Physicians Law (Draft)
(i.e., revision to the Licensed Physicians Law)
医师法草案
PDFPDF
Wetlands Protection Law (Draft)
湿地保护法草案
PDFPDF
Family Education Law (Draft)
家庭教育法草案
PDF
(English)
PDF
Workplace Safety Law (Draft Amendment)
安全生产法修正草案
PDFPDF
Education Law (Draft Amendment)
教育法修正草案
PDFPDF

English translations will be provided if and when available. All explanatory documents are in Chinese.

To submit comments online, please refer to this guide. Comments can also be mailed to the NPCSC Legislative Affairs Commission [全国人大常委会法制工作委员会] at the following address:

北京市西城区前门西大街1号 邮编: 100805
No. 1 West Qianmen Avenue, Xicheng District, Beijing 100805

Please clearly write “<Draft Name in Chinese>征求意见” on the envelope.

NPCSC Session Watch: Public Health, Coast Guard, Legal Aid, Wetlands Protection, Education & Workplace Safety

The Council of Chairpersons decided on Tuesday, January 12 to convene the 25th session of the 13th NPC Standing Committee (NPCSC) from January 20 to 22. The NPCSC used to hold regular bimonthly sessions in even-numbered months, but it seems to have abandoned that routine, after the Communist Party’s recent Five-Year Plan on Building the Rule of Law in China directed the standing committees of people’s congresses to meet more frequently. Ten legislative bills are on the upcoming NPCSC session’s tentative agenda. A quick rundown follows.

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Communist Party Releases New Set of NPC-Related Reform Goals in First Five-Year Plan on Building Rule of Law in China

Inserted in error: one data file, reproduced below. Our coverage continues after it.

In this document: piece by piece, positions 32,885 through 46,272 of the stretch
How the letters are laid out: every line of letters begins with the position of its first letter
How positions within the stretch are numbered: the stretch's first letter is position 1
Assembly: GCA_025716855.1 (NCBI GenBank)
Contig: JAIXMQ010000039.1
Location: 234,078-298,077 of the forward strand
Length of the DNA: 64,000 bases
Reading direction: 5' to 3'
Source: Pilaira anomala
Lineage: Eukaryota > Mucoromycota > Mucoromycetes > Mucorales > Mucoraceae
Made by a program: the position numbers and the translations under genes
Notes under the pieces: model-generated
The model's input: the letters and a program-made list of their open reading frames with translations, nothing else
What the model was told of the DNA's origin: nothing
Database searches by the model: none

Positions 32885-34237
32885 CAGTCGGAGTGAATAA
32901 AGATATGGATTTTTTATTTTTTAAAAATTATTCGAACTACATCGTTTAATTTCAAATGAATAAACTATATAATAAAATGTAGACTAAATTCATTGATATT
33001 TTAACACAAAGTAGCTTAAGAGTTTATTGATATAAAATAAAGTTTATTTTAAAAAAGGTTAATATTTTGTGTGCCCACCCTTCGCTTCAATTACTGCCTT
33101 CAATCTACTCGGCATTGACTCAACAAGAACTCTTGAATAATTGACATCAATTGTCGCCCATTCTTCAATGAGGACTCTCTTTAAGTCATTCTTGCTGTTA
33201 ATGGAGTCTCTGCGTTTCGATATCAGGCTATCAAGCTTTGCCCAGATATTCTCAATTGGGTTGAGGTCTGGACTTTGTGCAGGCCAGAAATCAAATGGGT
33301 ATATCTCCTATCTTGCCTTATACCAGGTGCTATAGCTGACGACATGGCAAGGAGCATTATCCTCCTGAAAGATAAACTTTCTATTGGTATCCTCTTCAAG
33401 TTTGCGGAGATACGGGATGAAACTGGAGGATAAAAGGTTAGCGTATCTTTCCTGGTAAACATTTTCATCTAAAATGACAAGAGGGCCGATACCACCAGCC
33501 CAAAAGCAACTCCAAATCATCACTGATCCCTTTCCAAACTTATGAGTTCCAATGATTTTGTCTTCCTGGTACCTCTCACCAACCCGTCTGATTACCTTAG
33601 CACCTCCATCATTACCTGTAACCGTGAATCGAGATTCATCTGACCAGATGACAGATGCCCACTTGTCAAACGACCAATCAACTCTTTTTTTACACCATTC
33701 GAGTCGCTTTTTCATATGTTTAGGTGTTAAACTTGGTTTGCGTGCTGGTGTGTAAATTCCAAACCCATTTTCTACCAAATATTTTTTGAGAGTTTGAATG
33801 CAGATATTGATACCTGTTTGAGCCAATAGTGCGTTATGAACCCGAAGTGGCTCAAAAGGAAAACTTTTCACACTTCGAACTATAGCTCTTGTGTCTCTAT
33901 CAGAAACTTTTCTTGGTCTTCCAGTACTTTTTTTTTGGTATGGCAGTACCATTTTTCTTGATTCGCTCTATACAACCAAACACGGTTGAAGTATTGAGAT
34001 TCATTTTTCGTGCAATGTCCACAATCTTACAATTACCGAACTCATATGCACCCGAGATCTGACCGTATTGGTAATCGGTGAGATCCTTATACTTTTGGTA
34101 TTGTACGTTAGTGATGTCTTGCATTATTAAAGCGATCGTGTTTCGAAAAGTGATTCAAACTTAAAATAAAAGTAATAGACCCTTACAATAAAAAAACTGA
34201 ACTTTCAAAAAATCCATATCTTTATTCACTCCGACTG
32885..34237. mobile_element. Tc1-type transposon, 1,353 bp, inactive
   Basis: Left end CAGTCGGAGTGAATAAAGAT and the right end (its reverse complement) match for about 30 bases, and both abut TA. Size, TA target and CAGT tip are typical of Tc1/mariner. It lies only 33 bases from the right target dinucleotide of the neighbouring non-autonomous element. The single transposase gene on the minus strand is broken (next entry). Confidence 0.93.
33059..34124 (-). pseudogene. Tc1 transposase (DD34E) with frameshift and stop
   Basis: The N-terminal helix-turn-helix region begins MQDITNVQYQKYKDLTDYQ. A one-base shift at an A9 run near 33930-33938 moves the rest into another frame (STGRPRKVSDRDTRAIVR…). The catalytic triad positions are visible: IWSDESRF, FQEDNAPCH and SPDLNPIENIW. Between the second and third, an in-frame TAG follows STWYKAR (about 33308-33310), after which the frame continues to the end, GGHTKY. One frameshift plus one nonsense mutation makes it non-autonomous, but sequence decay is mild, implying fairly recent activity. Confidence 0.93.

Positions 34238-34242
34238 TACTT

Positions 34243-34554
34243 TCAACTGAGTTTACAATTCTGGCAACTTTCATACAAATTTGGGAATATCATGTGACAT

On Sunday, January 10, 2021, the Communist Party releases China’s first Plan on Building the Rule of Law in China [法治中国建设规划], for the years 2020 to 2025. According to an unnamed Party official interviewed by Xinhua, the Plan was approved by two top Party institutions: the Central Commission for Overall Law-Based Governance and the Politburo Standing Committee. The Plan is a comprehensive document addressing all aspects of China’s legal reform. Not only does it restate and refine reform objectives laid down since the 18th Party Congress in 2012, it also includes new reform goals. Below, we will focus on four subsections of the Plan that set forth new reform goals relating to the NPC. We will translate the relevant parts of those subsections and supplement with our comments.

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2020 in Review: A Norm-Breaking Year at the NPC

How best to describe 2020? Challenging. Surreal. Exhausting. And for China’s national legislature, norm-breaking. On this last day of the year, we look back, as usual, at the National People’s Congress’s and our work in 2020. To start, we recount those NPC institutional norms that were burned by the dumpster fire that was 2020.